BALTIMORE MANUAL LABOR SCHOOL FOR INDIGENT BOYS
1839 - 1922
At the northeastern edge of the UMBC campus on a grassy plateau overlooking the old communities of Arbutus, Halethorpe, and Cowdensville there once existed the "Manual Labor School for Indigent Boys", or the "Baltimore Farm School" as it was frequently called. To our left is an old photograph of this school's primary residence building which was constructed of brick in 1860 at a cost of $16,000. This building was home to many students over the years until it was destroyed by fire in 1916. Now with the school's above-ground structures gone, and enhanced only by a few majestic oaks and poplar trees, the site stands as a reminder not only of our community's early involvement in the education and welfare of young children, but also as a reminder of the scenic beauty once witnessed by the school's children, staff, and passersby of yesteryear. This early benevolent institution, inspired by a Quaker concept, was chartered in 1839 for the purpose of instructing and supporting indigent boys above the age of five years. All boys, so admitted, were instructed in moral and religious duties and the subjects usually taught in common English schools. Each boy having been taught to read,
"shall be furnished with a copy of the Holy Scripture in the English language; and, each and every such boy shall have the privilege of reading said Scriptures at all suitable times; and when of suitable age they shall be employed in a regular course of labor and be instructed in agriculture, or such other useful occupations, so that they may be prepared to earn their own livelihood."
(MLS Report 22, 1866 / Maryland Historical Society)
Perhaps the best tribute to the school is found in a 1903 news article entitled "Baltimore Farm Where They Raise - Good, Honest Citizens".
"Just outside the pretty little village of Arbutus, about seven miles from Baltimore, there is a farm whose principal product for 60 years has been men. It is a beautiful farm, too, with 200 rolling acres of meadow land, orchards and fertile fields; with sleek cattle grazing over broad pastures and with attractive buildings embowered in handsome trees and the crest of a hill overlooking the country for miles around. It is a farm that disposes of more than $3500 worth of produce annually, and yet with all the productiveness in the agricultural line its biggest and best and chiefest product is and has been honest men and useful citizens."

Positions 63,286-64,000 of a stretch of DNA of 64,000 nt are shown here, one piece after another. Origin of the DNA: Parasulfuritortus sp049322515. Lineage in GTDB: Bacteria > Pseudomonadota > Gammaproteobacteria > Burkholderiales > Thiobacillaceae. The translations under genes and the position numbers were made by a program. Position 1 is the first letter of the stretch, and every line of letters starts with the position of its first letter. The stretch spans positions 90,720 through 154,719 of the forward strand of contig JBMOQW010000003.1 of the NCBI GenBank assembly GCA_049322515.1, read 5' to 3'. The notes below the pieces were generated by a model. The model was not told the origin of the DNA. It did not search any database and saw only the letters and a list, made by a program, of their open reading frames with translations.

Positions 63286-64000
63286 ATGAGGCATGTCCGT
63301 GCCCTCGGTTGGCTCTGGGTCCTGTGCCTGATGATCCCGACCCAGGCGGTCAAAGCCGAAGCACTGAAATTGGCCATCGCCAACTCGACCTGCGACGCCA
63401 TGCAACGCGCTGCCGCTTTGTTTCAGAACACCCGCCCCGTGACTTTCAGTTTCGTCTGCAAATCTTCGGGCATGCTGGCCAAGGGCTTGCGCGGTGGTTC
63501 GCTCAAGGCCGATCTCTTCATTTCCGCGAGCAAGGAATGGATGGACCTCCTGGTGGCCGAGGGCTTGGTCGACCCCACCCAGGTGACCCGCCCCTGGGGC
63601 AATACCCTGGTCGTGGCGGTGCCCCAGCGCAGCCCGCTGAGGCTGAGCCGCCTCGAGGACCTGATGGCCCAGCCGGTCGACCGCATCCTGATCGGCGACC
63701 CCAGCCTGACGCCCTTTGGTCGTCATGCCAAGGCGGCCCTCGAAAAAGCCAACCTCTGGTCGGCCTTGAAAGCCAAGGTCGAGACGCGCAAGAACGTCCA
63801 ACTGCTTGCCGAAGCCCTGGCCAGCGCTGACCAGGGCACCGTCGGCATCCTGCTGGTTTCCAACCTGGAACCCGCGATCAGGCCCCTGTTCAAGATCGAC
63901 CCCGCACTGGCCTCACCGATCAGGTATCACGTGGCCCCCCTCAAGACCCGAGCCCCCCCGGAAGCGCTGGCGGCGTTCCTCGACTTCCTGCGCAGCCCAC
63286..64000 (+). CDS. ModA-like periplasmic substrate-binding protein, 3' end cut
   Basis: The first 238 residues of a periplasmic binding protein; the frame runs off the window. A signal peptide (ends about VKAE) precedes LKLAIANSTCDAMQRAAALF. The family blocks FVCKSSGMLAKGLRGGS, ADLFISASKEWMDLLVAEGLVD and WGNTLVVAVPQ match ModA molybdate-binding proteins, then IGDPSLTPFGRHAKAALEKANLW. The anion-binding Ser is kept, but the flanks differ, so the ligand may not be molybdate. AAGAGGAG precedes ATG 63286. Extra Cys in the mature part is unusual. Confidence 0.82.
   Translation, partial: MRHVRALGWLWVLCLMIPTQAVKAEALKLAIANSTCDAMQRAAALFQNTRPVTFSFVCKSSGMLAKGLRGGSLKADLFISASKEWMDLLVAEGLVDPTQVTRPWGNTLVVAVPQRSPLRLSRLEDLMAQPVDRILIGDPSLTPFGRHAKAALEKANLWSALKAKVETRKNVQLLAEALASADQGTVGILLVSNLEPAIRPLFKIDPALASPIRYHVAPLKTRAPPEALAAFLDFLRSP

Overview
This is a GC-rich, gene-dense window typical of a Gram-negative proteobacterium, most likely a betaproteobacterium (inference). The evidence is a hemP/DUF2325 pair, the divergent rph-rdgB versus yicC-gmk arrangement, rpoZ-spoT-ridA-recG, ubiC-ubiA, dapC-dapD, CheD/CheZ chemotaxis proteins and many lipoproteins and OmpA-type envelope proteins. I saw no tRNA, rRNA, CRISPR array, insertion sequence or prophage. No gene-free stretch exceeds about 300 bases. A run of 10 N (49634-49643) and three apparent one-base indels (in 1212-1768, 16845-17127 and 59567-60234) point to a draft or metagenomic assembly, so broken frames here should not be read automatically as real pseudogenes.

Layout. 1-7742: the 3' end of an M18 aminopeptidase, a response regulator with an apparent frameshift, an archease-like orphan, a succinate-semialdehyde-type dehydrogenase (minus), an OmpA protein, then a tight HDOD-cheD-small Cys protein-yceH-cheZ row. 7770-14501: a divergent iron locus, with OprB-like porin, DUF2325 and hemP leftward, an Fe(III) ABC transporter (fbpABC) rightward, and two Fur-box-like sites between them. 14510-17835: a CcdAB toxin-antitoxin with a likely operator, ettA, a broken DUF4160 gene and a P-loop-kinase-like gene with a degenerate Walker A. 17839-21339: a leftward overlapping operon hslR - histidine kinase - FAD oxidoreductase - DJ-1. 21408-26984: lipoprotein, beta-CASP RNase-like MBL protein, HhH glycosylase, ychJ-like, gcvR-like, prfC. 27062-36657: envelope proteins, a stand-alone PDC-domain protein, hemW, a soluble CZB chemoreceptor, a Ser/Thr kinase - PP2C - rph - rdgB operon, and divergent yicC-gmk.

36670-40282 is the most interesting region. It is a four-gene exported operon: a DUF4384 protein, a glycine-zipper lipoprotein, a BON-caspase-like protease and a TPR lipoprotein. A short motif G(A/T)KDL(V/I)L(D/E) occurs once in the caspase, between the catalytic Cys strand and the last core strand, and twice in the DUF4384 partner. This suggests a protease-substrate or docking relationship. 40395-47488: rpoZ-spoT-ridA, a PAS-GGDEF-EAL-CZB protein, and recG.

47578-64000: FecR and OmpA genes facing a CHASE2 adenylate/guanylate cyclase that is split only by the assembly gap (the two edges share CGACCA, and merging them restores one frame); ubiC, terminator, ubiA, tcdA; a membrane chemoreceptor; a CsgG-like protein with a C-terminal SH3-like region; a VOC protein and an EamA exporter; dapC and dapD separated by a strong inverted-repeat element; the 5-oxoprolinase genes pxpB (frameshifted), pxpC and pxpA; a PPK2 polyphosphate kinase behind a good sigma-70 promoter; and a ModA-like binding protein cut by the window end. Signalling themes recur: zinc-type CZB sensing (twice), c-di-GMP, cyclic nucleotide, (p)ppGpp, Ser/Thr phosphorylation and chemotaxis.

(MLS Folder, Kuhn Library, UMBC)
The panoramic photograph shown was taken around the turn of the century and shows a distant view of the Farm School as seen from the Maiden Choice Road which is now called Shelbourne Road. Today the Arbutus Middle School would be to the right of the horse and carriage positioned on the road near the center of the picture. To the rear and to the right of the viewer is the community of Cowdensville.
Famous Maryland families like the Garretts', Wymans', and Hopkins' from Baltimore, and the Lurmans' from Catonsville played roles at one time or another during the life of the school. Johns Hopkins, founder of his namesake university and hospital in Baltimore, served as a member of the Farm School's Board of Directors for nearly 25 years until his death in 1873. Gustav W. Lurman, Jr., esteemed 19th-century Catonsville resident and owner of his well-known nearby estates of "Farmlands" and "Bloomsbury"; served on the Farm School Board of Directors beginning in 1881 as a member and later as Board President for a period of more than 20 years.
(MLS Annual Reports/Maryland Historical Society)
Although many years have passed since the last child left the school, there can still be seen nearby a living landmark that no doubt sheltered many a child and passerby over the last two and a half centuries. This stately white oak tree, now partially encircled by a wall, was growing when Fort McHenry was under siege by the British and even before the signing of the Declaration of Independence. Its towering strength along with a bronze marker planned for dedication in the Fall of 1996, will remind all of us of the significance of the site in regard to our human institutions and natural environment.